09 Dec Deceptive and Unfair Mortgages
Mortgages are “presumptively” deceptive and unfair if they have these four characteristics, says the Massachusetts Supreme Judicial Court.
First, the mortgage must be adjustable, with the first adjustment taking place within the first three years. (Well, okay, this is two requirements which the court combined into one.)
Second, the introductory interest rate is at least 3% lower than the fully indexed rate (the base index rate plus the adjustment factor). The rest of us call this a “teaser” rate, since it teases the borrower into thinking that the early affordable payments will always be affordable. It also teases the borrower into thinking that the loan can be refinanced if the payments became too expensive, since home prices would always go up – right?
Third, the borrower’s debt-to-income ratio is at least 50% if the fully indexed rate is used, and not the teaser rate. This means that, half the borrower’s income or more would go to mortgage payments if there is no change to the interest rate calculation factors and there were no teaser rate.
Last, 100% of the home’s value is being borrowed.
In this case, “presumptively unfair” means that the Massachusetts Attorney General must be notified before any foreclosure can take place by the lender, Fremont, allowing time for a court to stop the foreclosure unless the lender can show it took reasonable steps to work with the borrower to avoid foreclosure.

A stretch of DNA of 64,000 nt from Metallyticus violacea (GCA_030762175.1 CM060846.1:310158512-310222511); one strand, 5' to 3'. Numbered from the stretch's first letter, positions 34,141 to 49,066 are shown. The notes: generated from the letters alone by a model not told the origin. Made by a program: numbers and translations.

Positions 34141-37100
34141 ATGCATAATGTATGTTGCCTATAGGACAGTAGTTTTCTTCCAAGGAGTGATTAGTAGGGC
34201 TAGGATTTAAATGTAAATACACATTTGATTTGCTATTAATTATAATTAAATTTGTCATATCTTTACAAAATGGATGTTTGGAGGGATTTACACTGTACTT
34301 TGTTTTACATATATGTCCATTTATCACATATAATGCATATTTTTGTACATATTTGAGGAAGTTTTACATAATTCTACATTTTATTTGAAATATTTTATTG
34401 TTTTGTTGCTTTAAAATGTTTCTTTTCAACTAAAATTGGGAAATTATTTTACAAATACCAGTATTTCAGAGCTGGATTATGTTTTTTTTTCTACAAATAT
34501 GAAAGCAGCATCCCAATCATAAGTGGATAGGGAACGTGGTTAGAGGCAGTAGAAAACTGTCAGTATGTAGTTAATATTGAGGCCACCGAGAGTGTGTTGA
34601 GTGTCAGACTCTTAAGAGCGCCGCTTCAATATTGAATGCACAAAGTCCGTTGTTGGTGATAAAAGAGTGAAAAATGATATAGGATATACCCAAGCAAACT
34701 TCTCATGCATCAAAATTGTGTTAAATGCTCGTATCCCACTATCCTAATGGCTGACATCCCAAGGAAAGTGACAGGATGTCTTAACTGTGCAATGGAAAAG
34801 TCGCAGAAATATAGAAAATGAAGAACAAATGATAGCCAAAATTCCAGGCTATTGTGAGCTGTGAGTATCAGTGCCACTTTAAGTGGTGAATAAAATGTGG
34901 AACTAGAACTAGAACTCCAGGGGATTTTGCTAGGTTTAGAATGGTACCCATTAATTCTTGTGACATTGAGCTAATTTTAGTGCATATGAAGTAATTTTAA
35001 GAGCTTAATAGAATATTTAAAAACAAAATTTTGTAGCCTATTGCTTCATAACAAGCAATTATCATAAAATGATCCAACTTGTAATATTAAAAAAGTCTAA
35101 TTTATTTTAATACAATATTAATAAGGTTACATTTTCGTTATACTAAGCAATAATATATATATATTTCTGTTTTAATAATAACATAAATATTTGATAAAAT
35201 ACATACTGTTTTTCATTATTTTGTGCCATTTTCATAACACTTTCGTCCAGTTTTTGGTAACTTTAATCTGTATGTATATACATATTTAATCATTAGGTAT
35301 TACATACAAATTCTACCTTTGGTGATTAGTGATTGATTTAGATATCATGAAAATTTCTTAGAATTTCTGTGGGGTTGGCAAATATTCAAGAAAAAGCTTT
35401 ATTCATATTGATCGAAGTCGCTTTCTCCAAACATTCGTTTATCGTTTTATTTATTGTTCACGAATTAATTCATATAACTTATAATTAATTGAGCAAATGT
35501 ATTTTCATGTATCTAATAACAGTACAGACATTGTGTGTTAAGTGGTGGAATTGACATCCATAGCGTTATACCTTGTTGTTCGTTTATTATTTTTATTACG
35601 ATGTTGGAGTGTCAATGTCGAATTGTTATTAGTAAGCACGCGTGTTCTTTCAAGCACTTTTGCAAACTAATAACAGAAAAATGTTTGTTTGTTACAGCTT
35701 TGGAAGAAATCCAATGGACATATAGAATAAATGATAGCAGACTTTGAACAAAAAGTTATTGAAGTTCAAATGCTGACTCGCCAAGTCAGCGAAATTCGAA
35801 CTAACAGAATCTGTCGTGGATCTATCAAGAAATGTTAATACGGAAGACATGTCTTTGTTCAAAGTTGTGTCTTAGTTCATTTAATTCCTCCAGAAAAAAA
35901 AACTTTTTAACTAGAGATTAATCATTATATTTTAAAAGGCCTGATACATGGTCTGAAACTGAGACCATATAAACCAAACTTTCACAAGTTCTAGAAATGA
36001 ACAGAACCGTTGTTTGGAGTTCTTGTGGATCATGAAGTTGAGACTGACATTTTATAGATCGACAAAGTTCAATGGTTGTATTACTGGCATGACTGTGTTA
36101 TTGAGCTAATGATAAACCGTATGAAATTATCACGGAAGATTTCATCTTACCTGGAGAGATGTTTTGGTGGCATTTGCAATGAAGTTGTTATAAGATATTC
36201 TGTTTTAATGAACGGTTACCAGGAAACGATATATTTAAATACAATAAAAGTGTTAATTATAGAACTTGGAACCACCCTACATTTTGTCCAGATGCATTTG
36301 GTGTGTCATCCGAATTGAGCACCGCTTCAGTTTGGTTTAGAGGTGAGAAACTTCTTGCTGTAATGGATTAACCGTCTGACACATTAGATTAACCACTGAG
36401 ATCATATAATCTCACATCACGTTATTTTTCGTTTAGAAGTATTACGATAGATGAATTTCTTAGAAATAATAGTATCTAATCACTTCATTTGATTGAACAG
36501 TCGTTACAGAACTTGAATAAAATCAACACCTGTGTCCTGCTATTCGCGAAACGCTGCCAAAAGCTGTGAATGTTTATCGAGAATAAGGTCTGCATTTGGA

The court rejected Fremont’s argument that its earlier loans should not be held to current standards of unfairness, noting that many government agencies warned against these loans as far back as the late 1990s. Fremont knew, or should have known, that loans with these characteristics would guarantee default by the borrower unless home prices rose indefinitely, which was an unreasonable assumption. But a default would not hurt Fremont, since it sold most of its mortgage loans.
The Attorney General filed the case to stop unfair foreclosures, but it did not seek damages. This issue is left open for another suit by a private borrower, but the decision throws open the door to recovery.
Commonwealth v. Fremont Investment & Loan, and another, 2008 WL:5122699 (Mass.).
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